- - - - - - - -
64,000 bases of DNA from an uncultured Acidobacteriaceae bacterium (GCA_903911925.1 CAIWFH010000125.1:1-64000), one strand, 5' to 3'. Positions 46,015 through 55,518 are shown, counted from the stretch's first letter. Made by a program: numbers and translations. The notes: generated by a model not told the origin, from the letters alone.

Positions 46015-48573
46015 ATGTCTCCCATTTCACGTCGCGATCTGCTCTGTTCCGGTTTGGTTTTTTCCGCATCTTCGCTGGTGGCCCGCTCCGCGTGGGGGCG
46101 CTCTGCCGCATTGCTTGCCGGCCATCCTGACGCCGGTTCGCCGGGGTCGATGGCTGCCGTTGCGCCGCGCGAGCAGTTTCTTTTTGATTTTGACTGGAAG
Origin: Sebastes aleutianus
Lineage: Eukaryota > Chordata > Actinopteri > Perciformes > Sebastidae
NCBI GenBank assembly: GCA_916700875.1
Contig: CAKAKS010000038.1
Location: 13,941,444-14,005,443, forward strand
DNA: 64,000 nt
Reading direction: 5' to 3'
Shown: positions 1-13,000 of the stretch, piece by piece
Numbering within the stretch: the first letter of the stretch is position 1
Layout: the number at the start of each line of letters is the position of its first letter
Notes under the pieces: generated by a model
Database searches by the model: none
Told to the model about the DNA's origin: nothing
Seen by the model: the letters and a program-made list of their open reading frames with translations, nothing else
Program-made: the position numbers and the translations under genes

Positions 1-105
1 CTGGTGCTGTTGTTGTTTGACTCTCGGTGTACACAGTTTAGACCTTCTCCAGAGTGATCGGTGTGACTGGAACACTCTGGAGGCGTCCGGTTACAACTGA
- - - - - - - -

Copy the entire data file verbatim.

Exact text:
64,000 bases of DNA from an uncultured Acidobacteriaceae bacterium (GCA_903911925.1 CAIWFH010000125.1:1-64000), one strand, 5' to 3'. Positions 46,015 through 55,518 are shown, counted from the stretch's first letter. Made by a program: numbers and translations. The notes: generated by a model not told the origin, from the letters alone.

Positions 46015-48573
46015 ATGTCTCCCATTTCACGTCGCGATCTGCTCTGTTCCGGTTTGGTTTTTTCCGCATCTTCGCTGGTGGCCCGCTCCGCGTGGGGGCG
46101 CTCTGCCGCATTGCTTGCCGGCCATCCTGACGCCGGTTCGCCGGGGTCGATGGCTGCCGTTGCGCCGCGCGAGCAGTTTCTTTTTGATTTTGACTGGAAG
Origin: Sebastes aleutianus
Lineage: Eukaryota > Chordata > Actinopteri > Perciformes > Sebastidae
NCBI GenBank assembly: GCA_916700875.1
Contig: CAKAKS010000038.1
Location: 13,941,444-14,005,443, forward strand
DNA: 64,000 nt
Reading direction: 5' to 3'
Shown: positions 1-13,000 of the stretch, piece by piece
Numbering within the stretch: the first letter of the stretch is position 1
Layout: the number at the start of each line of letters is the position of its first letter
Notes under the pieces: generated by a model
Database searches by the model: none
Told to the model about the DNA's origin: nothing
Seen by the model: the letters and a program-made list of their open reading frames with translations, nothing else
Program-made: the position numbers and the translations under genes

Positions 1-105
1 CTGGTGCTGTTGTTGTTTGACTCTCGGTGTACACAGTTTAGACCTTCTCCAGAGTGATCGGTGTGACTGGAACACTCTGGAGGCGTCCGGTTACAACTGA